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Reflections and Shadows

Glenn Marshall

Blog #8 of 14




February 10th, 2015 - 02:13 PM

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Reflections and Shadows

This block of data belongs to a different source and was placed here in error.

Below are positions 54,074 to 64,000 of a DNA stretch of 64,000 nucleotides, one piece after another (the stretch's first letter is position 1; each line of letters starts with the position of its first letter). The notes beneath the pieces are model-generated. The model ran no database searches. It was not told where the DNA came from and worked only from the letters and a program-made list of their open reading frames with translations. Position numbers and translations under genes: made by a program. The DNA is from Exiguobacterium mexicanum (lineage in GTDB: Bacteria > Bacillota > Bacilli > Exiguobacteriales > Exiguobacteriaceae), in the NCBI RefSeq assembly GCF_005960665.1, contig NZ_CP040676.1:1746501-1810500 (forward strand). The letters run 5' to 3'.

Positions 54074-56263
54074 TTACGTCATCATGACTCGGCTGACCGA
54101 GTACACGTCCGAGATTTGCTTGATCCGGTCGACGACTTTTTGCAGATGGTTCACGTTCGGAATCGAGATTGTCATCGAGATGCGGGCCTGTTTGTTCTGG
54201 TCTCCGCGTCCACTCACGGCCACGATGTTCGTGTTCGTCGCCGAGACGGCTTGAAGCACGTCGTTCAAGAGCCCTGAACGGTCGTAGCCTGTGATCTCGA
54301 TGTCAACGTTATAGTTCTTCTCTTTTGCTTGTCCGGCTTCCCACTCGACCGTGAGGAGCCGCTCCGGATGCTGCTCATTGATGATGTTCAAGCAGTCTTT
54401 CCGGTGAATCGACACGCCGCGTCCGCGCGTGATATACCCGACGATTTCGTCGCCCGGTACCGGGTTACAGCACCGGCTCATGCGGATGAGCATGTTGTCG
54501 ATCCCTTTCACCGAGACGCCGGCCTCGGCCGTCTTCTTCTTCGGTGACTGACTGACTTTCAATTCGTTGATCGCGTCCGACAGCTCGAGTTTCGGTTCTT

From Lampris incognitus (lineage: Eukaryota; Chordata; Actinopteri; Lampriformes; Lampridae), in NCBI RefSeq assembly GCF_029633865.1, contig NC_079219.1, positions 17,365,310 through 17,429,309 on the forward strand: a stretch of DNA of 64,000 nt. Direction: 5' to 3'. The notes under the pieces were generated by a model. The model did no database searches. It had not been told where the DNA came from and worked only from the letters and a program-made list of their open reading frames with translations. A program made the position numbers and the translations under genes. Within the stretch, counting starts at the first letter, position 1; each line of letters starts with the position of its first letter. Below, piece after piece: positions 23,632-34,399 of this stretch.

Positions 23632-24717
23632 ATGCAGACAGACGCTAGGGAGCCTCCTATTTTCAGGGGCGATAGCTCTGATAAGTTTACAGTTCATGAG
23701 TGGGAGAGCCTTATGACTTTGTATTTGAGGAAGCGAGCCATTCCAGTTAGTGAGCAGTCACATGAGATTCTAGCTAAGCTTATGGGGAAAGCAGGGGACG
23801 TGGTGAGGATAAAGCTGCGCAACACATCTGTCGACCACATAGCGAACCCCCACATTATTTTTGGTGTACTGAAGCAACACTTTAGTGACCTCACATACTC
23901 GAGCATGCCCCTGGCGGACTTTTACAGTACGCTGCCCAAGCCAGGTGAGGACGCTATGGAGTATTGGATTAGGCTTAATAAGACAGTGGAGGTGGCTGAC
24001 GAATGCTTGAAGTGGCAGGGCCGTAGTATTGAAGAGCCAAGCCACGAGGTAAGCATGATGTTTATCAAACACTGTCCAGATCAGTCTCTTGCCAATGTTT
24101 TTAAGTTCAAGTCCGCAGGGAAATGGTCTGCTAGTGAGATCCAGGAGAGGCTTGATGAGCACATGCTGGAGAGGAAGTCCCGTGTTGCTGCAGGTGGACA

Galtres Forest was a huge Royal forest that used to stretch from the River Humber all the way up to Northumberland. It is mostly gone now but there are scattered remnants here and there. Strensall Common just outside York is one such area. It has two things going for it that have helped it remain relatively unspoiled. First, as the name implies, it is common land. Probably going back to mediaeval times this gives locals the right to graze their sheep so the opportunity for development has never arisen. On the other side of the road from the common land proper is an army firing range and training ground.. This is the second reason why this chunk of Galtres has been undisturbed because when the red flag is flying you enter at your peril! Bearing all this in mind and because it was more or less on my doorstep when I lived near York, Strensall became one of my main places of inspiration during my early painting days. It was and still is a great place to paint outdoors. I did several paintings of the area and named one ‘The Last Remnants of Galtres Forest’. This was on display in my small studio/gallery at Easingwold. One day a lady entered and after having a good look round she approached me. She was very pleasant and courteous but informed me that I was wrong about the location of the last bit of Galtres Forest. She told me that it was actually located in a place I had never heard of and mentioned I should have a look. This was my introduction to Skipwith Common. This too is situated fairly close to York so being so intrigued we went to explore the area just a few days later. I was instantly captivated by the place. Although sharing some features of Strensall Common it is so much larger and is in fact the largest expanse of heathland bog left in the north of England. As the word ‘bog’ implies it is a wondrous location of deep black reedy pools and swampy marsh. There are no non native trees growing here just oak, ash, hazel and the occasional Scots Pine. It is an artist’s dream of a place and I bet your appetite for it is whetted already! This was the first painting resulting from my affiliation with this inspirational area. We walked down this muddy track and I was totally intrigued by the semi abstract patterns created by the shadows and reflections. This may have been my first painting of Skipwith but it certainly wasn’t my last!

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